"It's one of the great stories in baseball," manager Terry Collins said. "I've got grandkids. To be able to put them on your knee and tell them, 'Look, if you can persevere, anything can happen.' ... He's a perfect example of it. To be able to sit there and live it and watch it on a daily basis, it's a great story."
Major League Baseball's A-listers won 2012 GIBBYs trophies -- the ultimate honors of baseball's awards season -- based on votes by media, front-office personnel, MLB alumni, fans at MLB.com and the Society for American Baseball Research.
This year's GIBBY Awards featured nominees in 21 categories. Individual honors went to the MLB MVP, in addition to the year's best hitter, closer, setup man, rookie, breakout hitter, comeback player, defensive player, manager, executive and postseason performer.
GIBBY trophies were also awarded for the year's top play, storyline, hitting performance, pitching performance, oddity, walk-off, Cut4 topic and postseason moment, from MLB.com's Must C highlight reels.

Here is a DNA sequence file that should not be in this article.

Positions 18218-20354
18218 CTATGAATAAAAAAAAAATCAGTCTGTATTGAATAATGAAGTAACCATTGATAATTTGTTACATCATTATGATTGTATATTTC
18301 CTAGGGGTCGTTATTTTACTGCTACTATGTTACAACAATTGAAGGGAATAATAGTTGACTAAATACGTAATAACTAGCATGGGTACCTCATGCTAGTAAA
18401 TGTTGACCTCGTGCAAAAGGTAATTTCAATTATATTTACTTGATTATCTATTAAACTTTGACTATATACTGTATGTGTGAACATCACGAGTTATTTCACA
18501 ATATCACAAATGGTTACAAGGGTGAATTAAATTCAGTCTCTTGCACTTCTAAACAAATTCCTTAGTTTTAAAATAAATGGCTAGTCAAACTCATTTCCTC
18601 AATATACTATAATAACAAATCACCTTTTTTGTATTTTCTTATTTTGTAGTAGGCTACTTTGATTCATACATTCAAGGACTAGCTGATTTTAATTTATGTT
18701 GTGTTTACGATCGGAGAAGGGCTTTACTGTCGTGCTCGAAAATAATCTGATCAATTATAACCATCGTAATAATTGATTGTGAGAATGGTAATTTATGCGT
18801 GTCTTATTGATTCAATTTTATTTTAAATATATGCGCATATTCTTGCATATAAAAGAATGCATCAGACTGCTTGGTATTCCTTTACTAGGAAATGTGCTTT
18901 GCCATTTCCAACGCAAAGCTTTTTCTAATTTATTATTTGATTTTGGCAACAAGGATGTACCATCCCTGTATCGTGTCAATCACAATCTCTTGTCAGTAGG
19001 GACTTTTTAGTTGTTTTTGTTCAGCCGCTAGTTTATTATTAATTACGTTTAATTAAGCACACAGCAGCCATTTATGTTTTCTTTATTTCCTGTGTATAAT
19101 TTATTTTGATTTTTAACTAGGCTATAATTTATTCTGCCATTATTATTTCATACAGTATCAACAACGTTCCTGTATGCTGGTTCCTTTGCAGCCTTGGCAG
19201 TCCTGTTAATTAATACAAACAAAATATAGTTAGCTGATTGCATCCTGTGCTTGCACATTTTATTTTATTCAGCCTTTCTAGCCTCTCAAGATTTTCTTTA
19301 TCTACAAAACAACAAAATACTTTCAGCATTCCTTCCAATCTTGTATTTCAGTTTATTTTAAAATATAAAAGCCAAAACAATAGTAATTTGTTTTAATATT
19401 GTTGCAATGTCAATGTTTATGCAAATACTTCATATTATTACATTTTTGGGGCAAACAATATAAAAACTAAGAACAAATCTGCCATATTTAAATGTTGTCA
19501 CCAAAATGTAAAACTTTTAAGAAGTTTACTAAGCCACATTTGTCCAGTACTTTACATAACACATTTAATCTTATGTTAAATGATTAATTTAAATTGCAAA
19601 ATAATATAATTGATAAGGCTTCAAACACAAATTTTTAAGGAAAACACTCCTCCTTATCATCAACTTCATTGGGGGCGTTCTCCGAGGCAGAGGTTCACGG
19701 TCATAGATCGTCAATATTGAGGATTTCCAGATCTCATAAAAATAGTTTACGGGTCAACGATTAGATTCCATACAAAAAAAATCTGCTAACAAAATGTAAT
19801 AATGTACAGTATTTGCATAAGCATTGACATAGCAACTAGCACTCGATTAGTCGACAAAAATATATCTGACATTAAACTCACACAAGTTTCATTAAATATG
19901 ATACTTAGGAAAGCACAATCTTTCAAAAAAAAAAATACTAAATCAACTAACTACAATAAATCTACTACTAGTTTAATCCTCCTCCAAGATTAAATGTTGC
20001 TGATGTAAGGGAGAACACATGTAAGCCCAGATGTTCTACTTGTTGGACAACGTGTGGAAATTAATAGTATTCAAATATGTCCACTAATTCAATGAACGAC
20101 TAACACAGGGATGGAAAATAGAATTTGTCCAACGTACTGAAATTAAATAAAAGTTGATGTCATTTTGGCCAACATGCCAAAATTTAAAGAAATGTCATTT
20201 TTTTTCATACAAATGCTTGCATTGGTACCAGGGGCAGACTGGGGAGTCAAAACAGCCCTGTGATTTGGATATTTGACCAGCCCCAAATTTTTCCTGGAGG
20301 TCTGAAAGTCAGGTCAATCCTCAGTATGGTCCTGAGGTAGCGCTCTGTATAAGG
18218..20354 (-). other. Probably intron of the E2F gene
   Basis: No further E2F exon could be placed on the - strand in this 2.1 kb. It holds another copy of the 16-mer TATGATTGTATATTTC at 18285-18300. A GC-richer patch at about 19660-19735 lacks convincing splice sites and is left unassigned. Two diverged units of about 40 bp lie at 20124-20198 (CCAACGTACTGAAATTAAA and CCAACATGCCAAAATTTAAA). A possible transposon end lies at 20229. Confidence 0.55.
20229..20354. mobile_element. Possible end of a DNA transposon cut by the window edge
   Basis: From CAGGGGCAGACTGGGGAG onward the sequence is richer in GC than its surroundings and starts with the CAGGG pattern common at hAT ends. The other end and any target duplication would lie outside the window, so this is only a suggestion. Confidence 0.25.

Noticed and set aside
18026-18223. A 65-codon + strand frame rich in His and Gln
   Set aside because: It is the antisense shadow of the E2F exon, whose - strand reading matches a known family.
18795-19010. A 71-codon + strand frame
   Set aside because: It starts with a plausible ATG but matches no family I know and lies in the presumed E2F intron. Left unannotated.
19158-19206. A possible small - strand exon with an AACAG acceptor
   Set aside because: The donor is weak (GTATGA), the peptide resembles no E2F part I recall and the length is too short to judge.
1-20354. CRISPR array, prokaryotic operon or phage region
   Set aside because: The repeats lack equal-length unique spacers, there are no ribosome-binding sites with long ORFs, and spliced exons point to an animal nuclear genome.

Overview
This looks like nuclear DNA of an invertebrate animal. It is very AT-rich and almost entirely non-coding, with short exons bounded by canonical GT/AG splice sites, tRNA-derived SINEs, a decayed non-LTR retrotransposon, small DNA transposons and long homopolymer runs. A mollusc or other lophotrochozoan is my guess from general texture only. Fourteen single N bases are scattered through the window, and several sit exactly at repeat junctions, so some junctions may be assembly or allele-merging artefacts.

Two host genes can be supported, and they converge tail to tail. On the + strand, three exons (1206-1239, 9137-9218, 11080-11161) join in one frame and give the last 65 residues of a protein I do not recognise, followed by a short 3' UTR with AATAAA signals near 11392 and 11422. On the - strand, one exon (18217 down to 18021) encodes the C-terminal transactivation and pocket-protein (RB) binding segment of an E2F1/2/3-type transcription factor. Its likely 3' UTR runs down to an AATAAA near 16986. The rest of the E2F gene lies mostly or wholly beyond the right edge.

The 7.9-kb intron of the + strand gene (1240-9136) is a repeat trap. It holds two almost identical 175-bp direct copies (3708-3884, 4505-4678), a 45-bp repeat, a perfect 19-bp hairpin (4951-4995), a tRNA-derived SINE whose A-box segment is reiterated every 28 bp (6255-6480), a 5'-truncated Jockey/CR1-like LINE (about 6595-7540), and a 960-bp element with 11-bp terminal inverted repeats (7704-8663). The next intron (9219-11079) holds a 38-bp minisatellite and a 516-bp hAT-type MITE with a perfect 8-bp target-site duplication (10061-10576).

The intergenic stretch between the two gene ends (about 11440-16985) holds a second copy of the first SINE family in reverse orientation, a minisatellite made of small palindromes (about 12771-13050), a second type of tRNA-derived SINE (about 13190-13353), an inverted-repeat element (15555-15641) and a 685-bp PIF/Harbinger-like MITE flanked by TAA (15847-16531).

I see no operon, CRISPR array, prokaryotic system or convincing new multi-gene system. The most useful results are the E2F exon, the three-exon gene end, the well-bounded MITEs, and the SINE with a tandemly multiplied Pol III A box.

To win Starting Pitcher of the Year, Dickey beat out a 14-man field that included Clayton Kershaw of the Dodgers, Justin Verlander of the Tigers and the American League Cy Young Award winner, David Price of the Rays. He also beat out a six-man field for Breakout Pitcher that included Aroldis Chapman of the Reds, Chris Sale of the White Sox and Kris Medlen of the Braves.
No pitcher in baseball was more consistent on the mound this season than Dickey, who threw consecutive one-hitters in June and finished 20-6 with a 2.73 ERA, becoming the Mets' first 20-game winner in nearly a quarter-century. The knuckleballer led the NL in innings, strikeouts, shutouts and complete games, and ranked second in wins and ERA.
"He's a guy who cares," Collins said. "He cares about the team. He cares about his job, his role, what he can do to help. It's about, 'Hey, what can I do today?' That's why I think he's a special guy."
Awards season is now over for Dickey, who believes he brought new legitimacy to his signature pitch by becoming the first knuckleballer to win the Cy Young. Whether he returns to the Mets may still be unclear. And whether or not his success inspires a new generation of pitchers to adopt the knuckleball remains to be seen.
But either way, Dickey has proven his own worth -- and has plenty of hardware to show for it.